1. A hygienic beverage can attachment comprising a generally disc-shaped cap formed of an elastically resilient, liquid-impervious material and having a periphery with an annular depending skirt that terminates in an annular, radially inwardly directed bead engaging lip, and a drinking port is defined through said cap at a location radially inset from said periphery thereof and further comprising an annular collar projecting from said underside of said cap at said drinking port therethrough wherein said collar has a flange at its extremity and a neck located between said flange and said underside of said cap, and said flange projects radially outwardly beyond said neck, whereby a gap is defined between said flange and said underside of said cap.
2. A beverage can attachment according to claim 1 wherein said collar defines an interior circular opening therewithin and said port forms a circular opening in said upper side of said cap that is smaller than the interior diameter of said opening defined by said collar.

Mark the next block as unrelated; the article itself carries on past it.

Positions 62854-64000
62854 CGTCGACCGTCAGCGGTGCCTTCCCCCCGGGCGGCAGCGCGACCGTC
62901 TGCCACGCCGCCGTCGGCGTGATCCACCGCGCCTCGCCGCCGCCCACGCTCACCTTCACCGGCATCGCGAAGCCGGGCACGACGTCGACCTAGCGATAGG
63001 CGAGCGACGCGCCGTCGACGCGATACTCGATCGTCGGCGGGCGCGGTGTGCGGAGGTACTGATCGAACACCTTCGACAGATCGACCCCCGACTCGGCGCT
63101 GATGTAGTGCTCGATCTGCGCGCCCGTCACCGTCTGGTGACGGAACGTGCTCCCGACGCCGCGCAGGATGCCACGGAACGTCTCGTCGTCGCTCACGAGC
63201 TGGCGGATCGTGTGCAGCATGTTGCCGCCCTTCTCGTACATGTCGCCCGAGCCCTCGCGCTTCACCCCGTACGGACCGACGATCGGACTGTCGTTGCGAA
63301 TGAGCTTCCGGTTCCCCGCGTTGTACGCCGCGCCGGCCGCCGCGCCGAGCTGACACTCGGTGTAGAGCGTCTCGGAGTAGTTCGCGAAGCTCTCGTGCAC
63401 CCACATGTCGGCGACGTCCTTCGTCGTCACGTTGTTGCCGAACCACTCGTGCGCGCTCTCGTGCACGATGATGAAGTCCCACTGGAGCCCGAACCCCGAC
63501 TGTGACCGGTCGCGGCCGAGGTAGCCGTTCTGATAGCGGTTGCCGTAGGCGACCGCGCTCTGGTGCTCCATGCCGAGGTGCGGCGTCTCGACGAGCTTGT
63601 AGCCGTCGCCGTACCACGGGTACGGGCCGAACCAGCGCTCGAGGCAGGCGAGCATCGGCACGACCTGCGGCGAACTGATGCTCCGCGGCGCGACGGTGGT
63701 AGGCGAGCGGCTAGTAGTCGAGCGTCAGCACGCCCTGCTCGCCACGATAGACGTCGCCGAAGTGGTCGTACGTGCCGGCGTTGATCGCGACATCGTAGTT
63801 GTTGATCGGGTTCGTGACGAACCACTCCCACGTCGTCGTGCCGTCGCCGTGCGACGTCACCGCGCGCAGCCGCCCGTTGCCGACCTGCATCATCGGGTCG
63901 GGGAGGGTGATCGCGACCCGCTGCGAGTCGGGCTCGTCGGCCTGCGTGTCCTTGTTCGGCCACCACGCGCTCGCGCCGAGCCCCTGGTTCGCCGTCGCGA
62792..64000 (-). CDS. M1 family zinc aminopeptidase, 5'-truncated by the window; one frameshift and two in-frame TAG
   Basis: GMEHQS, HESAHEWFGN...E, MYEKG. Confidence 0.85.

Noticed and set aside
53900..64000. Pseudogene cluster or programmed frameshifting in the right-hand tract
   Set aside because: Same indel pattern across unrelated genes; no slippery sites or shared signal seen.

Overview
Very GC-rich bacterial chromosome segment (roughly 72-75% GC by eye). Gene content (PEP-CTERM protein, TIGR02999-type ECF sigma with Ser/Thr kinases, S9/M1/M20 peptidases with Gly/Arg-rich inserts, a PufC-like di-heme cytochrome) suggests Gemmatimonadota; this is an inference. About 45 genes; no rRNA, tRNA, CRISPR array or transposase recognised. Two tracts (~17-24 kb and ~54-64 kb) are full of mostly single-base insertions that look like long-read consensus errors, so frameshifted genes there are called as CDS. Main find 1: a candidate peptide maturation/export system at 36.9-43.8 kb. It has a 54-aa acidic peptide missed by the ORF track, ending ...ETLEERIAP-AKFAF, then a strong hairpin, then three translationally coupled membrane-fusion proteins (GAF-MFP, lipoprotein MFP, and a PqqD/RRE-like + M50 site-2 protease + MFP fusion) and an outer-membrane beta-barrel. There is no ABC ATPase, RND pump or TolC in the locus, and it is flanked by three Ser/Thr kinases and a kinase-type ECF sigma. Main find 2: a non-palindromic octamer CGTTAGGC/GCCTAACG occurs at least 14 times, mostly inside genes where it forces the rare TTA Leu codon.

3. A beverage can attachment according to claim 1 further comprising a raised, outer, annular rim projecting upwardly from said skirt at said periphery of said cap.
4. A beverage can attachment according to claim 1 further comprising an inner, annular rim depending downwardly from said cap and spaced radially inwardly from said skirt.
5. A beverage can attachment according to claim 1 wherein said cap is comprised of a nonporous plastic.